We absolutely have overvisited sites on Kauai. For you long time returning visitors, in the 70’s we had 30,000 residents and 10,000 visitors a year. We now have 75,000 residents and 1.4 million visitors a year. It is much trickier to manage expectations of visitors and residents and still take care of our precious places. Do research ahead of your visit. Many areas require tickets and have limited or paid parking. This is so that we have a beautiful Kauai for all of our children’s children to enjoy. Help us help our island home by parking where it is legal and visiting areas where there is room. Do not sneak through private property or park in front of people’s homes because there is no room. If there is no room to park, there is no room at the location. Please respect our land, people and communities.
Please pull over so that all of your tires are off the road and you can get out safely if needed. Do not stand or go beyond guard rails to take photos.
Approach slowly and do not enter if the other side is entering. Do not get distracted by the scenery here. The Hanalei Bridge is it’s own beast. Most bridge etiquette is usually 5-7 cars can pass on one side, and then you let the other side go.
Roads are reserved for cars, and the side of road is reserved for people. Please don’t compete with cars on the road. Walk safely in one line and use designated crosswalks.
Respect Mauka to Makai (mountain to ocean)
What you see shared on social media is often our local beaches and hikes caught in a single moment during ideal conditions. Our weather, surf and tides frequently change. There are so many beautiful places to see on Kauai – don’t get yourself and emergency response in a sticky situation for a photo. Also, just because you saw it on Instagram does not mean it’s legal or pono. Going past signs that say “Do Not Go Beyond This Point” and climbing over the fence put there to keep people out is not ok in Hawaii. Just because you can, does not mean you should. It is disrespectful to ignore the rules we have, then post on social media and show others that you did it – so they can do it too. Much of this illegal access gets locations shut down and that makes the residents upset that another area was closed off due to over-use or illegal access. Have respect mauka to makai (mountain to ocean).
Check out this list on ocean safety tips, and where to find the County lifeguarded beaches. While lifeguards are there to protect you, please respect them by not putting yourself or their life in unnecessary danger. When conditions are bad, don’t go in just because you think it’s your only chance to swim. Not worth it! Remember to be aware of your surroundings, the changing current, and never have your back to the ocean. If you don’t see any locals in the water, that’s probably a sign you shouldn’t go out… and as the famous saying goes, “When it doubt, don’t go out.”
When preparing for a hike, wear proper shoes. Our muddy trails are different from mainland trails and can quickly go from a fun adventure to a very slippery experience. Always choose official trails and trails that fit your level of fitness and experience. Our island has rapidly changing weather patterns depending on where you are and there is risk of major storms and flash flooding. Make sure to watch the weather and check the conditions before you head out. Just because it’s sunny doesn’t mean it’s not raining in the mountains. Do not swim in waterfalls if you have open wounds, you may get leptospirosis. Read and follow all warning signs. Do not go off the beaten path. Although this is paradise and things look beautiful, there are many hidden dangers that you may not be able to foresee that can put you, residents, wildlife and nature in danger. There is a reason why the warning sign is there. Bring a map and always hike with a buddy!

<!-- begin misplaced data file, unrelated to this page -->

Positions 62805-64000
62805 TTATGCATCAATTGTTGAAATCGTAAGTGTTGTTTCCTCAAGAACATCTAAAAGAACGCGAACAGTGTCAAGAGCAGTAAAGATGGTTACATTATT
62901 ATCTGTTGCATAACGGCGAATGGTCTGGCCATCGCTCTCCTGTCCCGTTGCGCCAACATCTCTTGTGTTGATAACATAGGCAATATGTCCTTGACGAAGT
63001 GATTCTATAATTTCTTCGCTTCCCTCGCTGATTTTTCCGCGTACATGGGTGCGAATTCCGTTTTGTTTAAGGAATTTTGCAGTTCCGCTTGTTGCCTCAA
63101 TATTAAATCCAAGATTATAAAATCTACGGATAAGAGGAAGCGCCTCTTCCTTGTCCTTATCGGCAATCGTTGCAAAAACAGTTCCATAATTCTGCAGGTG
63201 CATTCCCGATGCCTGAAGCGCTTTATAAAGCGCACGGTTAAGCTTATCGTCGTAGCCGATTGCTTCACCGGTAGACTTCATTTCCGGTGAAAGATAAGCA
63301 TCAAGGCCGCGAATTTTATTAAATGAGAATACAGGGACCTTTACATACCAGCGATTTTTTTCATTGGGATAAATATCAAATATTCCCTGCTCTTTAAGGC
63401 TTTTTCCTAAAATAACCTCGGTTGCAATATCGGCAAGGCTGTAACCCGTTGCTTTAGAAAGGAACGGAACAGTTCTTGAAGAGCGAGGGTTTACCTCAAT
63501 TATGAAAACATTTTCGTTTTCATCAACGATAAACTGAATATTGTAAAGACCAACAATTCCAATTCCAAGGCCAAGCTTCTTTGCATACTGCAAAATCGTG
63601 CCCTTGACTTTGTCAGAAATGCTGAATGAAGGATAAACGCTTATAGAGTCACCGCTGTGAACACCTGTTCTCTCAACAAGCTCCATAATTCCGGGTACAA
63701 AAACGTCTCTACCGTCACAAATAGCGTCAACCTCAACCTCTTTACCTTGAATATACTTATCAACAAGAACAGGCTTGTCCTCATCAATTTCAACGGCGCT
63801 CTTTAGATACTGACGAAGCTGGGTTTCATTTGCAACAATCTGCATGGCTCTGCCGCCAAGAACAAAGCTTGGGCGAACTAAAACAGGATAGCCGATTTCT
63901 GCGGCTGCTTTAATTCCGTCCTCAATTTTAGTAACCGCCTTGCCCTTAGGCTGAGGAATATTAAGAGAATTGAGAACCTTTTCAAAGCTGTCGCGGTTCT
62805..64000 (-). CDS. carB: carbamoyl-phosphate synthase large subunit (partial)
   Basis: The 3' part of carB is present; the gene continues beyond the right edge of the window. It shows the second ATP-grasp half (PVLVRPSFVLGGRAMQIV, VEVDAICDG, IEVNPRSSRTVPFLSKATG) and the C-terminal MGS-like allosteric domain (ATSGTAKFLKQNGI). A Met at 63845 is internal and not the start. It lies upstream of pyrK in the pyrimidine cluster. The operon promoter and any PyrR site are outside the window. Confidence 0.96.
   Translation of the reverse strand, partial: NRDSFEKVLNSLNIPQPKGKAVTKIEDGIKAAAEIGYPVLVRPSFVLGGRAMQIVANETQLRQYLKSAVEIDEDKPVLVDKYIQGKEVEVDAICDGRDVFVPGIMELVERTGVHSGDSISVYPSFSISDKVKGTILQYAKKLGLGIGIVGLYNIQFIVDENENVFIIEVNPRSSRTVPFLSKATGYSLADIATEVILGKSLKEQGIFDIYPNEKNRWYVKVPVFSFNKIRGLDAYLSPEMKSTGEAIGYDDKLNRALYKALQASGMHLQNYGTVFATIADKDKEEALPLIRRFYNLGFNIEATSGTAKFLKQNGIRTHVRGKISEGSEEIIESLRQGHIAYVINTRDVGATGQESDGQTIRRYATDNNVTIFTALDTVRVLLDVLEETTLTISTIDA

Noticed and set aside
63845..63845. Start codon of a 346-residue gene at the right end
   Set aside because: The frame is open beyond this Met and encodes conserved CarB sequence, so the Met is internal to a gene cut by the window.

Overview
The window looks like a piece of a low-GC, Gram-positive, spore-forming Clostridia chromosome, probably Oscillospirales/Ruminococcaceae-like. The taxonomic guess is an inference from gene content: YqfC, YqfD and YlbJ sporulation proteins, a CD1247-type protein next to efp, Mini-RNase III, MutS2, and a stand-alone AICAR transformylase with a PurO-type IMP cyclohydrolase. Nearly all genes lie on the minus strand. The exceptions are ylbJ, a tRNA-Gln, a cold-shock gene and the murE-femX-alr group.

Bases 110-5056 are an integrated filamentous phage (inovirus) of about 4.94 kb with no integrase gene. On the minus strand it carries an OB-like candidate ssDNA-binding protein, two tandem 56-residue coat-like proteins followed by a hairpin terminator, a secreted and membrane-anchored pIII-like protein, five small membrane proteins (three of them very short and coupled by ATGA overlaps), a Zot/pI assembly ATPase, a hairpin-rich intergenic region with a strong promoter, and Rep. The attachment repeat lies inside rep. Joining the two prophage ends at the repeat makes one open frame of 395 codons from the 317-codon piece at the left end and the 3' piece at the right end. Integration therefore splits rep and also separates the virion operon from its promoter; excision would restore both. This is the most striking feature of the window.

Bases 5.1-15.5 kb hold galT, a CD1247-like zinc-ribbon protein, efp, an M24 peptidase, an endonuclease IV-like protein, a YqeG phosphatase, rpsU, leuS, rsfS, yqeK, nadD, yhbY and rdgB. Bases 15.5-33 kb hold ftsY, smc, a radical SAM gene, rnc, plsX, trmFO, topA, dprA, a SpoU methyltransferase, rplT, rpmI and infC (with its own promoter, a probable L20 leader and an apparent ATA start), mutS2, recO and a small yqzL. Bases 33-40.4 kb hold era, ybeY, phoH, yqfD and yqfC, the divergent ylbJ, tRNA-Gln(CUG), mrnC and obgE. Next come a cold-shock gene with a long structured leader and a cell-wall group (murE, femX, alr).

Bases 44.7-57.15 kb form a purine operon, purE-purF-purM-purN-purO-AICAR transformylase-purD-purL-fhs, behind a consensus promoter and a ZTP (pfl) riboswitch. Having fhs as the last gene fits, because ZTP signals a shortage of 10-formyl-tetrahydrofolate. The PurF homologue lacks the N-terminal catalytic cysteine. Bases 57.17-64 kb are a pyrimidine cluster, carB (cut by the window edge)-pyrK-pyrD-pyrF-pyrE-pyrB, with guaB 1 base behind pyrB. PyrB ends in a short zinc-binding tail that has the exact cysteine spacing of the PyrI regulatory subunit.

Kauai has a lot of beautiful Kalo (Taro) fields, some right against the roadway where you can see workers in the fields. These workers have two requests of you: 1.Do not come into the kalo field to get photos, 2:Do not run up to get a close-up photo of those kalo workers. These are not Disney actors, these are real farmers. Be respectful and keep your distance.
No one loves these things except the drone operator. Don’t pierce the quiet of someone’s kalo field, or beach snooze, or home, without their permission. They are also not allowed in State parks without a permit. Keep up to date with local laws if you choose to operate them, and also just be a kind and considerate drone owner.
We have them! Things like landslides on Hanalei Hill, or roadwork, will temporarily mess with your plans of trying to get to places you want to visit. Be patient and recognize that we all have somewhere to be, but unfortunately, if the road is closed, you will have to rearrange your plans as we all do. Kauai leaders try to set up systems so you can understand how they work but you have to do some research to figure things out, or talk to your hotel concierge or front desk employees. Read up on the big transportation updates on our website, and listen to 93.5 Kong Radio, or check out Facebook pages such as County of Kauai, Kauai Police Department, and Hawaii Department of Transportation for updated information during emergencies.